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MACNAGHTEN, Sir WILLIAM HAY (1793–1841), diplomatist, born in August 1793, was second son of Sir Francis Macnaghten (1763–1843) of Dundarave, Bushmills, co. Antrim, by his wife Letitia, eldest daughter of Sir William Dunkin of Clogher. The father was knighted on becoming a judge of the supreme court of Judicature at Madras in 1809, and was transferred to the supreme court of Bengal in 1816. He assumed the additional surname of Workman in 1823, retired from the bench in 1825, and was created a baronet 16 July 1886. In 1832 he succeeded to the chieftainship of the Clan Macnaghten and the patrimonial estate of Beardiville, on the death of his brother, Edmund Alexander Macnaghten. After being educated at Charterhouse, William received a cadetship in the East India Company's service, and came to India in September 1809. For some time he served in the bodyguard of the governor of Madras, and was a member of his household. He devoted himself zealously to the study of Hindustani, for which he gained a prize of five hundred pagodas in May 1811, and of Persian, the language then most in request in the political department, for which he gained a similar prize two years later. He also acquired the Tamil, Telugu, Canarese, and Marathi tongues. From June 1811 to the summer of 1812 he served as a cornet in the 4th cavalry at Hyderabad, and was initiated by Henry Russell, the resident, into the diplomacy of the nizam's court. In 1812 he joined Lord William Bentinck's institution, and pursued the study of mathematics. He was also employed on survey duty, and in 1813 he joined the escort of Mr. Cole, resident of Mysore, and acted as Cole's political assistant.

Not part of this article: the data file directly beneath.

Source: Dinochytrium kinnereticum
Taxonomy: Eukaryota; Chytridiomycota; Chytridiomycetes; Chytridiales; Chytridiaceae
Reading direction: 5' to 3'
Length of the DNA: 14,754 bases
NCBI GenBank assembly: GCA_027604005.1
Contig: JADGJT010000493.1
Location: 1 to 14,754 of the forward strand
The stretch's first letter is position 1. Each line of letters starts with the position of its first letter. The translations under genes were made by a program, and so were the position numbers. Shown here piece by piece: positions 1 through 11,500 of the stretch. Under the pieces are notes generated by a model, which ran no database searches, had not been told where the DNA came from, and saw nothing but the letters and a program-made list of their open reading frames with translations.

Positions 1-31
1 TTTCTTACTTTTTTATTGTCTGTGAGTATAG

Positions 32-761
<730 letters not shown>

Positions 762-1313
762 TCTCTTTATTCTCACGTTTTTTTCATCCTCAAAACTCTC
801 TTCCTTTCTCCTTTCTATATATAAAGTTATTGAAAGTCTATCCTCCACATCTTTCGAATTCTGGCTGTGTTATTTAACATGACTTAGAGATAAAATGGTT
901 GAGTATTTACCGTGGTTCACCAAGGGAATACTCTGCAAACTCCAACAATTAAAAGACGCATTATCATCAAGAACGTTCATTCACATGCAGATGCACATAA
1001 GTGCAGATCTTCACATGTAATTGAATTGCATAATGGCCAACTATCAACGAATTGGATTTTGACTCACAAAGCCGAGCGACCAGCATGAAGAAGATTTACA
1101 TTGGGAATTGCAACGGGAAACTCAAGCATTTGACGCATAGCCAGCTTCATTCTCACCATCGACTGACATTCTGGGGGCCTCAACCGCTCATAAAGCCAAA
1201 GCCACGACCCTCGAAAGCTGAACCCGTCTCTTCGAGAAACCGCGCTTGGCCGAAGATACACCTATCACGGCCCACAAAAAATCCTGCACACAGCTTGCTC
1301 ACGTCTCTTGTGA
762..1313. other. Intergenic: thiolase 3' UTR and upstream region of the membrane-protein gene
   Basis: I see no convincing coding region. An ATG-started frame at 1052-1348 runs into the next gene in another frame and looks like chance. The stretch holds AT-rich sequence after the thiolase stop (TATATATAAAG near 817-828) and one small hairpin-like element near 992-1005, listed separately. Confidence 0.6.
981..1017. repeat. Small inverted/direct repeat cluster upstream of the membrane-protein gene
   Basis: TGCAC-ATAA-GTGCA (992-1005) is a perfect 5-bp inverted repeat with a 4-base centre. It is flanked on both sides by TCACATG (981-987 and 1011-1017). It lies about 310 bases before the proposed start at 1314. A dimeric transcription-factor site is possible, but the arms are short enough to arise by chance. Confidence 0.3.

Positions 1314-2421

Macnaghten was appointed to the civil service of Bengal in 1814, and arrived at Calcutta in October, bearing the highest commendations from Madras. There he continued his oriental studies for some time at the college of Fort William, and gained the highest attainable distinction in every eastern language taught there. He was appointed in May I8I0 assistant to the registrar in the Sudder Dewanny Adawlut, the court of appeal for the presidency of Bengal. Next he officiated as joint magistrate of Majda in November 1818, and as judge and magistrate of Shahabad in February 1820. In January 1822 be became deputy-registrar of the Sudder court, and having at his own request been examined in Hindu and Mohammedan law, and having proved his proficiency in both, he was appointed registrar of the Sudder Dewanny, a post that he held for nearly nine years. During this time he published at Calcutta his 'Principles and Precedents in Mohammedan Law,' in 1825, which reached a third edition in 1864 ; his 'Reports of Cases in the Court of Nizamut Adawlut,' in 1827 ; his ' Principles and Precedents of Hindu Law,' in 1829, which was republished in 1866 ; and, beginning with 1827, 'Reports of Cases in the Court of Sudder Dewanny Adawlut,' all legal works of high value.